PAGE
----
arabic translation

Arabic is one of the world’s most translated languages. The Arabic language is spoken in the Middle East, Africa and in various communities all over the world. Languages in Motion offers high quality translations and interpretation from Arabic to English and from English to Arabic, as well as many other Arabic language combinations such as Arabic to and from French or Spanish.

We are happy to say that our Translators are highly skilled in their chosen areas of expertise.  Additionally, each Translator specializes in specific demographic making sure  that the varieties of Arabic or dialects are the right one for your translation.  Arabic translators are able to effectively and accurately translate culturally sensitive marketing materials, websites, technical documents, legal documents and related corporate documents.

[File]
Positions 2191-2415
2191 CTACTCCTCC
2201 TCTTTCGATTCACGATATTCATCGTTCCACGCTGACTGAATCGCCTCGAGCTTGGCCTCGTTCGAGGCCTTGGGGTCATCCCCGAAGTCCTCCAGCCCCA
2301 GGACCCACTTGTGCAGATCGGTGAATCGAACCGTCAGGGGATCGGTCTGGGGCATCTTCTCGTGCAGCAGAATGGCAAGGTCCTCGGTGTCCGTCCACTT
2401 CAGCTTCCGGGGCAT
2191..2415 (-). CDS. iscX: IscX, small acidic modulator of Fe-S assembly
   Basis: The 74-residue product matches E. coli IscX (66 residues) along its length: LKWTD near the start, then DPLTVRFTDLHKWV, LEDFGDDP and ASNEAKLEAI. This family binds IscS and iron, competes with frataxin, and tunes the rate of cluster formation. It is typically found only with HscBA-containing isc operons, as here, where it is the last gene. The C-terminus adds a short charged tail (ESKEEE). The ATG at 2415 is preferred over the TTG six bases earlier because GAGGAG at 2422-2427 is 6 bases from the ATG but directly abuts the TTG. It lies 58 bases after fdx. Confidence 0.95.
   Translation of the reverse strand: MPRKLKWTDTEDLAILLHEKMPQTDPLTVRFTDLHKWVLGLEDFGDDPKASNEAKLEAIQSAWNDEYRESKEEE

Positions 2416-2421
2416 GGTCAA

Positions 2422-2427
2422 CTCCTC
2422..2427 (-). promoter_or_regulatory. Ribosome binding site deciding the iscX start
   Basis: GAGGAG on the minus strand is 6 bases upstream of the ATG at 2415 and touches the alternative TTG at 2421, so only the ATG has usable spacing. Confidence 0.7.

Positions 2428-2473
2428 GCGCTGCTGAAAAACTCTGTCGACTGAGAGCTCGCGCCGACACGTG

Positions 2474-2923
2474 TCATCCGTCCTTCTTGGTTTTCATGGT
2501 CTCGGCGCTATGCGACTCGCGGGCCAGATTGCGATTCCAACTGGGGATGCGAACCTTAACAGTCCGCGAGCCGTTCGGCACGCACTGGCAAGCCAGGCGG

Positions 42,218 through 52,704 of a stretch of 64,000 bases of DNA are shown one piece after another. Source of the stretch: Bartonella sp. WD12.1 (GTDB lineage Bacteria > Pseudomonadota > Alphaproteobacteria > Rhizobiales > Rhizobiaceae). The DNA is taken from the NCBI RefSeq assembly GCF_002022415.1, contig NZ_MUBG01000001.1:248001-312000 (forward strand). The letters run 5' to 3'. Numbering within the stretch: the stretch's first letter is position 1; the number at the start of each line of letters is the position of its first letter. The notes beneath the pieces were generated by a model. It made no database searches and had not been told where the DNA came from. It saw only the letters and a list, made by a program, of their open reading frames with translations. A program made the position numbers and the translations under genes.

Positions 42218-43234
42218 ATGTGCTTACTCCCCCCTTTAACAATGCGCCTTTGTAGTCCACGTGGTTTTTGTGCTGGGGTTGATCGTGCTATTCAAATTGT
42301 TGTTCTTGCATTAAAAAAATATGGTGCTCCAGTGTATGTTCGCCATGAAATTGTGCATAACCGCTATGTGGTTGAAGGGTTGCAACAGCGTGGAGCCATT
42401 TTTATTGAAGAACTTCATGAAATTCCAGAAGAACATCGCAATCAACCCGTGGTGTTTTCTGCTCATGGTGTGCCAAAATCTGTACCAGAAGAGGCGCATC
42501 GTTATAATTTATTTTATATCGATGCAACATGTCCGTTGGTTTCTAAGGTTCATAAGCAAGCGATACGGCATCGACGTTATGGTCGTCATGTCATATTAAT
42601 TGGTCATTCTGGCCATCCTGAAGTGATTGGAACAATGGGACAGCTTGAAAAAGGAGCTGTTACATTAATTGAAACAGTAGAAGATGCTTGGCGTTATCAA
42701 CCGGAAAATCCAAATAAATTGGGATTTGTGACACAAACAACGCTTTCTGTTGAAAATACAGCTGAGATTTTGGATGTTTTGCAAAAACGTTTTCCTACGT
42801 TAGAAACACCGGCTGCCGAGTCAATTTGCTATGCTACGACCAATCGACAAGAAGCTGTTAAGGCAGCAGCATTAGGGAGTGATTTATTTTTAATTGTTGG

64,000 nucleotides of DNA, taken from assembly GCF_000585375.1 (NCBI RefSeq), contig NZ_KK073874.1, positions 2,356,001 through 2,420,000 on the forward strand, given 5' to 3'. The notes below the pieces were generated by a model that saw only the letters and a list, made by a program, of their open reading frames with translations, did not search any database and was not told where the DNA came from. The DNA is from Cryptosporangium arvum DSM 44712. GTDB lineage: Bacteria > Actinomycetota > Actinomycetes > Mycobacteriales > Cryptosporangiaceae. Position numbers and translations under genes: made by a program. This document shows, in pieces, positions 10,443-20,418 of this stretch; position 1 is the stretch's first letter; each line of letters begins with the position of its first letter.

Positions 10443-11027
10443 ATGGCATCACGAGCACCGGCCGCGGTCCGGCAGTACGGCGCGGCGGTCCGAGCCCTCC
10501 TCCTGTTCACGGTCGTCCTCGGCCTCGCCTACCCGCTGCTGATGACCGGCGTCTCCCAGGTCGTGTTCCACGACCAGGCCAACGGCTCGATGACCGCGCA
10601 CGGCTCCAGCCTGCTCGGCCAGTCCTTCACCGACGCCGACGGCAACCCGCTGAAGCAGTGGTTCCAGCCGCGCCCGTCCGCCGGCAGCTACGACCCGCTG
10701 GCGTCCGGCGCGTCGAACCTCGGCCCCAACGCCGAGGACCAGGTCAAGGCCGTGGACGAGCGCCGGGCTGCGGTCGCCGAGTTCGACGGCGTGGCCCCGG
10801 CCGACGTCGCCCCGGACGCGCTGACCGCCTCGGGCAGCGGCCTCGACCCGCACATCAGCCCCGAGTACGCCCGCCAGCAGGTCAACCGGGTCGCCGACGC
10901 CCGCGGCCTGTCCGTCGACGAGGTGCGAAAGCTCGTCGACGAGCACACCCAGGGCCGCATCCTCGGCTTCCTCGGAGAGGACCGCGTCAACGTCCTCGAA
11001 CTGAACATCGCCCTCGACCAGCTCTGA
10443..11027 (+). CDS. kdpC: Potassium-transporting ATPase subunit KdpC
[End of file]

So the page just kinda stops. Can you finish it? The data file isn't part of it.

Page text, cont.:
In order to provide you with the highest quality of work from our Certified Arabic  Translators we make sure that an effective localization strategy is being applied. This means that we will ask you what the target audience is and will be sure to tailor the translator’s expertise and background to this region.

We provide Arabic translation services for:


Oil & Gas





Brief History of the Arabic Language:

Arabic is one of the world’s major languages with over 300 million people in Arab country who use it as a mother tongue. Arabic is a language that is spoken in 22 countries. Arabic is a Semitic language and there are many varieties of Arabic or dialects in existence, therefore, shares similarities with other Semitic languages such as Aramaic and Hebrew. Being the language of the Quran, Arabic is highly respected across the Muslim world. Arabic has been accepted as a common and unifying bond the arabs, transcending their diversity in economic status, political realities, religious beliefs, and national aspirations.

Modern standard Arabic is used in formal speaking situations such as sermons, lectures, news broadcasts, and speeches, and in all formal writing such as official correspondence, literature and newspapers.

Source: Langfocus

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